Not a single reader supports this

Not a single writer or editor (except those working for Yahoo! Finance) supports the use of a plural verb (like support) with a singular noun (like, oh, say, maybe member):

Blogger addresses grammar

Let’s address the grammatical gaffe on yahoo.com:

What the heck were the editors thinking!?

New record errors in one sentence

This might just be a new record for number of errors in a single sentence:

It’s unimaginable to me (and to most English speakers) how the writer could think that sentence is okie-dokie for publication. She didn’t notice that prices starts is a grammatical horror? Or that prices can start at $700 and also go up to $1500. But there’s only one starting price for any item.  And prices … is sold? That one made me spit out my sugar-free, nonfat vanilla latte. That’s so bad, I almost didn’t notice the random and totally unnecessary at.

Reactions to headline

Reactions to a headline on Yahoo! Style shine:

Actually, I don’t know what that means; I have no idea how reactions shine (or shines, as Yahoo! editors would have it).

Removing your mistakes has never been exciting

Yahoo! Style staff seems to include a writer who is still learning English. That’s OK. There’s nothing wrong with hiring ESL students, especially if they’re working for a trade school, where on-the-job training is part of the experience. If they’re employed by a for-profit company, then they need a competent editor to avoid publishing an embarrassing statement like this:

Try to ignore the obvious grammatical gaffe and focus on the allegation that removing layers [of clothing] has never been exciting. You won’t get an argument from me.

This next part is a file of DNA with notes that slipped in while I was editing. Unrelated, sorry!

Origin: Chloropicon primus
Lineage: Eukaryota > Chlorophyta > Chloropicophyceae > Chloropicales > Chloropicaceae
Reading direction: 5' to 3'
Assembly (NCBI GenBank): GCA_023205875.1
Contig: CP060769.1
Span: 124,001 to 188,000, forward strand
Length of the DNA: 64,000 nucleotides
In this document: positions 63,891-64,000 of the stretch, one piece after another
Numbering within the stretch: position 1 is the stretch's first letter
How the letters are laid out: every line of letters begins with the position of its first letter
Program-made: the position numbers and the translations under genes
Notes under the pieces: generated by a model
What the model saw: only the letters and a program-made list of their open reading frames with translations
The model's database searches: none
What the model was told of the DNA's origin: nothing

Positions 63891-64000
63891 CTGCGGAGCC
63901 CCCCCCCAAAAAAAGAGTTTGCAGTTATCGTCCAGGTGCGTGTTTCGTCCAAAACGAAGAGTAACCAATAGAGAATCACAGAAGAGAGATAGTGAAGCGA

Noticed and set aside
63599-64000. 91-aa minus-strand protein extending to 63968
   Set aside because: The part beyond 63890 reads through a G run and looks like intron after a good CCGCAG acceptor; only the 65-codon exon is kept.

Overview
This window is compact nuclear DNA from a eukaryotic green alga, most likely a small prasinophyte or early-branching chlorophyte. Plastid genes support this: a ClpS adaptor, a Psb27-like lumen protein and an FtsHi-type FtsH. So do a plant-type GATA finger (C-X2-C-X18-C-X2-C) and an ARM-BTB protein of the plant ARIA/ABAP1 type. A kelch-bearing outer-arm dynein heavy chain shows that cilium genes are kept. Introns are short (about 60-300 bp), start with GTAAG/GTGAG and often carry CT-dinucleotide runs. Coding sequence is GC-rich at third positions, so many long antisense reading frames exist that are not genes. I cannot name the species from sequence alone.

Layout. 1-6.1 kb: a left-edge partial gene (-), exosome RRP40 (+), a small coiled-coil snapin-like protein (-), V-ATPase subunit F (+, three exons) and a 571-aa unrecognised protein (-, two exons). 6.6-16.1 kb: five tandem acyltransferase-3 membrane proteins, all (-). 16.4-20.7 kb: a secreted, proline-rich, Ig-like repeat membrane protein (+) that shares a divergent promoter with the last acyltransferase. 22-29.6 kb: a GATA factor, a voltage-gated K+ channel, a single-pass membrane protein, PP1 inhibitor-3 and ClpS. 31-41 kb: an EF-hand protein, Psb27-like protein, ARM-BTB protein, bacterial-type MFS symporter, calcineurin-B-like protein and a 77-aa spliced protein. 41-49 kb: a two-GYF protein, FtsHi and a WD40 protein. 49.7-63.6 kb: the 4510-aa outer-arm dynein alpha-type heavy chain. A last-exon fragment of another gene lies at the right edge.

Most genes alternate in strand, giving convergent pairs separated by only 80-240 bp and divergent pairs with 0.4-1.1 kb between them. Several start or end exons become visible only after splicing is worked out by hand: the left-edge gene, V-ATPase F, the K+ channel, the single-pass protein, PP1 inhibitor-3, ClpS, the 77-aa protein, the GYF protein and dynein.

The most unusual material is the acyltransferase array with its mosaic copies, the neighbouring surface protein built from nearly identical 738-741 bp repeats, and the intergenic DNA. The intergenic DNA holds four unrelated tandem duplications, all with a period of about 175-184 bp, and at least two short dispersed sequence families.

They was there?

Anyone have any idea how this grammatical gaffe slipped by the eagle-eyed editors at Yahoo! Style?

was

Her subject and verb aren’t perfect

Whenever I see a grammatical goof this blatant, I wonder what the heck the writer was thinking:

silhouettes-and-palette-is

Then I remember I’m reading Yahoo! Style and there probably was no thinking involved.

The subjects and verb was wrong

Let’s take the charitable view and call this grammatical gaffe on Yahoo! Style a typo:

walls-runway-was

The writer meant to type were but her fingers slipped and she typed was. Yeah, that’s the ticket.

Does it involve a time machine?

If the current Mrs. Trump is like the first ladies to come before her, does that mean that in the future there will be first ladies who were first ladies in the past before the current first lady of the present?

to-come-before-sty

I’m so confused. Why didn’t the Yahoo! Style writer just say, “Like the first ladies who came before her”? Or just, “Like the first ladies before her”? Or, “Like other first ladies” since all other first ladies came before the current Mrs. Trump? Unless she means the future first ladies from the past. That would involve a DeLorean and Doc Brown.

How much more does it take?

If crop tops, chokers, neon everything and more trends aren’t enough to merit a plural verb, what more does it take? You’d have to ask the Yahoo! Style writer who can’t seem to match a verb to its (very plural) subject:

wasnt-enough-sty

%d bloggers like this: